For years, I have desired to learn Spanish, and then I have wanted to improve my guitar playing skills and I have wanted to learn to fly … and a hundred other things. I have started on a couple of the above on several occasions, never getting any farther than the first few steps or stages. The attempts always left me disappointed, discouraged and blaming myself for lack of discipline and perseverance. While that might partly be true, it is a great relief now, coming to understand following the reading of Josh Kaufman’s First 20 Hours: How to Learn Anything Fast, that it is not necessary to beat myself up so badly after all.
Looking back, the realization dawns on me; my failure was on account of a lack of awareness of the ten basic principles that are essential for acquisition of skills in a short period of time. These principles are clearly defined by Kaufman. Good intentions and hard work alone could not get me to my destination, since they were poorly directed and fell short of a strategic plan. Now I have excitedly launched on a journey which I started and restarted without much success in the past. However this time around, it is definitely going to be much different and one that will certainly end in its intended destination. The only hitch lies in my present travel and intensive ministry time that prevents me from making the focused commitment of time and effort required; nevertheless, the journey begins with the awareness of the nature of the road ahead, the roadblocks on the way and the milestones that will be taken into account as each one is crossed. Learning from the errors of the past, I am moving forward with a greater confidence, better prepared, with the right expectations and greater clarity, understanding the difference between learning and the acquisition of a skill. Along the journey, a couple of friends are invited to help and hold me accountable.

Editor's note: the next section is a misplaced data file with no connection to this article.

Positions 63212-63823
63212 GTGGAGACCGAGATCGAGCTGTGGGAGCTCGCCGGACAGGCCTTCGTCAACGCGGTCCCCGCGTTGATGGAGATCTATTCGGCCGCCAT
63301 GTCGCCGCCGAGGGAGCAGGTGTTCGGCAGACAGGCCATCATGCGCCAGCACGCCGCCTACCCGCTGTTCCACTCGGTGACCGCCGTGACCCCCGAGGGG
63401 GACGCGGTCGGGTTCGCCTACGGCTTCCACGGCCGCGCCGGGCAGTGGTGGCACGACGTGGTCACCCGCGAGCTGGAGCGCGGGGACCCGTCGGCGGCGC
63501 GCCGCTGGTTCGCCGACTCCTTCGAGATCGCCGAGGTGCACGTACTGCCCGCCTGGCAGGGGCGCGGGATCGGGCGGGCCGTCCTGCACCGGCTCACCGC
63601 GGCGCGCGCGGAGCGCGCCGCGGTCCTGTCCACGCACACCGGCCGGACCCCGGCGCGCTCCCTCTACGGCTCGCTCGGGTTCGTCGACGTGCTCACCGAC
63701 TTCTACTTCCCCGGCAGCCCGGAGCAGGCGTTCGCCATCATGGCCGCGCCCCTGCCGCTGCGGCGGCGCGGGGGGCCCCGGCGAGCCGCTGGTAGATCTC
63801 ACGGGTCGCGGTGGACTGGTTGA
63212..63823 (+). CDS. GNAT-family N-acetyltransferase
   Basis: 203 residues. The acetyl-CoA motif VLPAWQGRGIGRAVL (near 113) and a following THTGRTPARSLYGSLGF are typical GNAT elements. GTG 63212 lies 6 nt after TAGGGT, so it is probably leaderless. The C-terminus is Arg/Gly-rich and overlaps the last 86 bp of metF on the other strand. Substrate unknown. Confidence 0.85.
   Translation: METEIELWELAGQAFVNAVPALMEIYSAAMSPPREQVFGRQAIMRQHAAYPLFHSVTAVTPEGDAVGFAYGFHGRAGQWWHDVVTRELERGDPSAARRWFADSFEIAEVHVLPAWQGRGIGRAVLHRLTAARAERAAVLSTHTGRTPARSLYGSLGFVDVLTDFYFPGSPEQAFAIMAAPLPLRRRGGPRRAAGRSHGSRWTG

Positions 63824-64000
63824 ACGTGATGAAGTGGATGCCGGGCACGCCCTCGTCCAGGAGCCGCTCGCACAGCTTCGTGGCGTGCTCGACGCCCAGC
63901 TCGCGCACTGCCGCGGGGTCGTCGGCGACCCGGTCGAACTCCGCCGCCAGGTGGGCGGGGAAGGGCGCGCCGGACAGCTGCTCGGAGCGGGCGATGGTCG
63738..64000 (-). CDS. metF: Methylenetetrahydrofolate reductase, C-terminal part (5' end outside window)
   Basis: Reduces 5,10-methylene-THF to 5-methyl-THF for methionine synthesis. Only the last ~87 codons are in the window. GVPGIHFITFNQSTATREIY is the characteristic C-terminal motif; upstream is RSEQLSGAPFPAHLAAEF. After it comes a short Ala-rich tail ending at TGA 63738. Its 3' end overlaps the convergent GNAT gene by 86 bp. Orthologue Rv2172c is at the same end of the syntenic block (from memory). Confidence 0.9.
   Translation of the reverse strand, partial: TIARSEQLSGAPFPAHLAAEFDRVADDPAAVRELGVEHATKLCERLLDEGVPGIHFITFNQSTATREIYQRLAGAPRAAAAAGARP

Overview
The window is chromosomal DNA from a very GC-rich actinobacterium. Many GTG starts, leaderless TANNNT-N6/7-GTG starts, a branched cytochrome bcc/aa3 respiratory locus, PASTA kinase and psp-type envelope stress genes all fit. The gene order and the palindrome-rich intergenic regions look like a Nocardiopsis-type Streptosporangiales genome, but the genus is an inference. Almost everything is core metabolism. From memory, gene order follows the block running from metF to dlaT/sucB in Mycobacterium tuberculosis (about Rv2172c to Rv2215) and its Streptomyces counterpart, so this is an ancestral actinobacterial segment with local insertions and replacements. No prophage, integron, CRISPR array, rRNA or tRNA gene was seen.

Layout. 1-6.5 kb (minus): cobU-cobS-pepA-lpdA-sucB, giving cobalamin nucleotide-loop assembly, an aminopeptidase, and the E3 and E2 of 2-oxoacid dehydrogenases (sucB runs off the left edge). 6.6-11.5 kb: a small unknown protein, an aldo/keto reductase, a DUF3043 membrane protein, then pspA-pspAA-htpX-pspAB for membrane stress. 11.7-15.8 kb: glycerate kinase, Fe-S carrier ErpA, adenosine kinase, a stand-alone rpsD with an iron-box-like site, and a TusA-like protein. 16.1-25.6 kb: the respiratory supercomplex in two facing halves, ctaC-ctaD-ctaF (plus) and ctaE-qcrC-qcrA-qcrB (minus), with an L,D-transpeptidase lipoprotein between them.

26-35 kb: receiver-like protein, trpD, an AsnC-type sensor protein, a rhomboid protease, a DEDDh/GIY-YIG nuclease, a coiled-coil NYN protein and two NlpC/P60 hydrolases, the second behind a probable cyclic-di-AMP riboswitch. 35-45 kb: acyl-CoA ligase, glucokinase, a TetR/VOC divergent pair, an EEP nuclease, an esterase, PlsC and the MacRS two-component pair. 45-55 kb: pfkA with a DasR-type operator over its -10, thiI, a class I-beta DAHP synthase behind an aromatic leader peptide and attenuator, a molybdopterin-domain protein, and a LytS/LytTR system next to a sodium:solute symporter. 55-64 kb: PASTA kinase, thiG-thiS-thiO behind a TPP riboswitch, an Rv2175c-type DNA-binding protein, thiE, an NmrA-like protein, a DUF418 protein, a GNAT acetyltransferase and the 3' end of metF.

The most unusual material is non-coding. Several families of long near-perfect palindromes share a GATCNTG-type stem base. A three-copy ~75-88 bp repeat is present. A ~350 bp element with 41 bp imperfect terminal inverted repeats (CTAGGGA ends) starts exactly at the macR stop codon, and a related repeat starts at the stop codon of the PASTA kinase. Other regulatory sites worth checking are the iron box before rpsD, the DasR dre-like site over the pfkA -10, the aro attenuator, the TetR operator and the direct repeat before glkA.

The desired skill is one I have longed for; and that is to be able to communicate in Spanish while travelling in Latin America and during meetings with my Spanish speaking friends, which I now I perceive as a problem to be solved rather than an achivement. Kaufman quoting Karl Popper writes, “The best thing that can happen to a human being is to find a problem, to fall in love with that problem, and to live trying to solve that problem, unless another problem even more loveable appears (Kaufman n.d., 286).” As in former days, it is not my desire to speak the language perfectly but to acquire the skill of simple communication with a 1000 word vocabulary to begin with. The perfect enunciation and diction can and will follow later through practice and use of the skill.
Having given due consideration to Kaufman’s valuable advice: “ Taking a moment to identify critical tools before you start practicing saves precious time. Practice time is maximized by ensuring you have the resources you need before you begin (348),” time has been invested in research and identification of new material in order to create the required ‘scaffolding’ that Kaufman mentions as one important item on the check. Rather than another attempt to learn the language, the choice has been made to select a program to acquire the skill of communicating in Spanish in short simple sentences. I will jump deeper into the program and become move forward more systematically once I get into a routine schedule on returning home in a couple of weeks from my present travel. For now, I am ploughing on, learning five new words and one sentence each day, happy and encouraged with the progress I have made over the past ten days. Latin America, Here I come!
Kaufman, Josh. “The First 20 Hours: How To Learny Anything Fast.” Penguin Group. Prod. Worldly Wisdom Ventures LLC. New York.